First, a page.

I am from South Africa and it has its positives and negatives such as any country, including the USA. The American that posted before is rude and clearly incompetent. Shall I pick out all the negatives and gangs in America and all the serial killers and the racist KKK – that we actually don’t have here?!! I work in a language school and the people are friendly and I haven’t experienced any violence or misfortune. If you are considering South Africa, there are people you should listen to and others that talk the biggest load of rubbish. We are regarded as having one of the best constitutions in the world. Add being relatively young as it comes to democracy, see how far we’re come as opposed to America. Land of the great or robots? If the writer before me reads this – get a clue and get a life. And if they’re an English teacher, it’s COULD HAVE not coulda?

Crystal, 30 May 2011


The American who posted here has clearly made some sweeping generalizations, and as a Brit living here for several years now, I can say that I disagree wholeheartedly. South Africa is one of the most diverse and beautiful places I have had the privilege to visit – let alone live. To be charitable, maybe the American guy doesn’t attract the right sort of people or get about much. People here are so diverse that I should imagine narrow-minded people might have a hard time fitting in and rather stand in judgement(?). To generalize that black Africans here are lazy is just inaccurate. There are some parts of society that were broken by apartheid – mostly uneducated people over the age of 40-50. But the youth are vibrant and growing up free in a country that keeps evolving. I’ve met far more arrogant Americans than any Saffa I’ve met. I’ve been the victim of far more crime in London than Cape Town and Jo’burg combined, but I lived there for a shorter time! What tourists have to realize is that crime is mainly only a problem in the sub-economic areas – nowhere near they are likely to stay or hang out. Anywhere else usual rules apply. Be sensible and you will be fine. This negative guy commenting here really does seem to have had a rubbish time, but I hypothesize that it has more to do with his own outlook and issues than those of SA. Yes, SA has the issues of being an emerging, post-colonial-apartheid state, but this also promotes a climate of optimism and change making this an exciting country to visit or live in. I have witnessed massive change here in the last 15 years – and my work takes me everywhere from the private schools of the upper class suburbs to the township’s less salubrious schools.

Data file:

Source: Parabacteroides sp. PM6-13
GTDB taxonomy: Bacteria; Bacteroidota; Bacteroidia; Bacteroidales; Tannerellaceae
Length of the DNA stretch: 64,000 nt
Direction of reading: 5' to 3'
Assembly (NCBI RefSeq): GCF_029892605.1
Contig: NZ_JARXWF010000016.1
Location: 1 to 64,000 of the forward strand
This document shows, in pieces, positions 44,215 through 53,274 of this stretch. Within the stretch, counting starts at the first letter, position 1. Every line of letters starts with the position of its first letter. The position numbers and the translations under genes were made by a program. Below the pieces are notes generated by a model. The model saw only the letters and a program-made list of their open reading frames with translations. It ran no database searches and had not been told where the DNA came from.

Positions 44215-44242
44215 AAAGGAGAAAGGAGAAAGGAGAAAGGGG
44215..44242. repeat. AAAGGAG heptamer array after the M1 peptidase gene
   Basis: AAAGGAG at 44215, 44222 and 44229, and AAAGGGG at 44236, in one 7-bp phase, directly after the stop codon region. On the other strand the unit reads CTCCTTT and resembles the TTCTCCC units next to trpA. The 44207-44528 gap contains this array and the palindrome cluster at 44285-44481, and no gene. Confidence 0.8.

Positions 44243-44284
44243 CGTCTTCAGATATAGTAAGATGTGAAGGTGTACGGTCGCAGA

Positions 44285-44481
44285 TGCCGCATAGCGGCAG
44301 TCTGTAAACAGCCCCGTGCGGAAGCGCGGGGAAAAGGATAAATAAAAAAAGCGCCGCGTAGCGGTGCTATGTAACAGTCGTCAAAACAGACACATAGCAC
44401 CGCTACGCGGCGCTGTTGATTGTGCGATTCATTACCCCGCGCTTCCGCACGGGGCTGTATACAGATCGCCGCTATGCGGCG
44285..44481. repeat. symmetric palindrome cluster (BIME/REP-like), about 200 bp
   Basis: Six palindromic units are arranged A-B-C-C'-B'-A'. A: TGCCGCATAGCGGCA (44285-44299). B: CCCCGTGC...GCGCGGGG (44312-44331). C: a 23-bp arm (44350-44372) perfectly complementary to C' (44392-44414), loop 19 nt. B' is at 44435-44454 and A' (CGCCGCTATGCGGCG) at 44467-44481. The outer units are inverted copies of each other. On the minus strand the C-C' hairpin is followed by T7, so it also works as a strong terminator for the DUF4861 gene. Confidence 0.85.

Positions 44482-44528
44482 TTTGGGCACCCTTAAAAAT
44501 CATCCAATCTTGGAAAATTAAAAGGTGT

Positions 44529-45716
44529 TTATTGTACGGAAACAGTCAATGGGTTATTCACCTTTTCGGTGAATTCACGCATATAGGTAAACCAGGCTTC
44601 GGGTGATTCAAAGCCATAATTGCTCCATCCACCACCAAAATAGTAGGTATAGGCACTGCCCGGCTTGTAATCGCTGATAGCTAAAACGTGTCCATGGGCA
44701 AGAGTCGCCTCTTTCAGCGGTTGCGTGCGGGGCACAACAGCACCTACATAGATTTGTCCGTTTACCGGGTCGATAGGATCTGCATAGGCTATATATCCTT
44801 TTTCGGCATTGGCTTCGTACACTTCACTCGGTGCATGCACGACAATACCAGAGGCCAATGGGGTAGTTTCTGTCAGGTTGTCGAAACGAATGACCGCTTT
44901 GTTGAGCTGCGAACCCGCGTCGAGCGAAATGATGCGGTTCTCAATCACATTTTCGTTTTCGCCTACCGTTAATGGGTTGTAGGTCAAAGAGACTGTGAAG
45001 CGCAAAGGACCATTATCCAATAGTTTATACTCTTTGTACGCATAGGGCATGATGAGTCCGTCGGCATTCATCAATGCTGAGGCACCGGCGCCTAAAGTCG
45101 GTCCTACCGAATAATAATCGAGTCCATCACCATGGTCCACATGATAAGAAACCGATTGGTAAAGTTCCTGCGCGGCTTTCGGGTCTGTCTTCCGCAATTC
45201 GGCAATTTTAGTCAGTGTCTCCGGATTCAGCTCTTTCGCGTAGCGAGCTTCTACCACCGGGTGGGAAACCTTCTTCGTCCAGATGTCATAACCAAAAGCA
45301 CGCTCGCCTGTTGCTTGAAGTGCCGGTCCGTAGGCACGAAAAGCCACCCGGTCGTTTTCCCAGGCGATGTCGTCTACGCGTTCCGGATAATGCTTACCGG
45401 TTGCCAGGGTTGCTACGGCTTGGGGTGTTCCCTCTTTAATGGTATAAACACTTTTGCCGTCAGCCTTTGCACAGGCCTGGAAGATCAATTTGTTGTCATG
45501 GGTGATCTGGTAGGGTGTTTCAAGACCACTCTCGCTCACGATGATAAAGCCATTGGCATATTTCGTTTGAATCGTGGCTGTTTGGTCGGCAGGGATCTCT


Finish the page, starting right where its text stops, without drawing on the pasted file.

Paul, 22 Feb 2012


Wow! That is one unfortunate American! He came to South Africa (for how long?) and only managed to see the most extreme negative side of things. Has he ever traveled outside of USA before? Did he only acquaint himself with the existing and emergent upper-class? He displays stunning ignorance with his generalizations on the race issue too! And, he didn’t have the courtesy to leave his name. That is one sad dude! South Africa rocks! (but hey, maybe it’s not for everyone, if you know what I mean. nudge/wink)

The Knowledge Workshop, 22 Feb 2012


I think the American guy is spot on. Cape Town became progressively more racist after the Mandela seizure of power.
I was working at Caltex (Engen) in Cape Town and they had a policy of replacing all “whites” by Muslims. Senior management was Muslim to begin with but once the ANC was in power they aggressively pursued a policy of forcing out non-muslims. The black folks who work in the suburbs for the most part are very nice and polite. Among the white Capetonians themselves I agree that there is a lot of arrogance. They still think they are part of the British empire and many boast of their extended family in the U.K. Many have British or European second passports.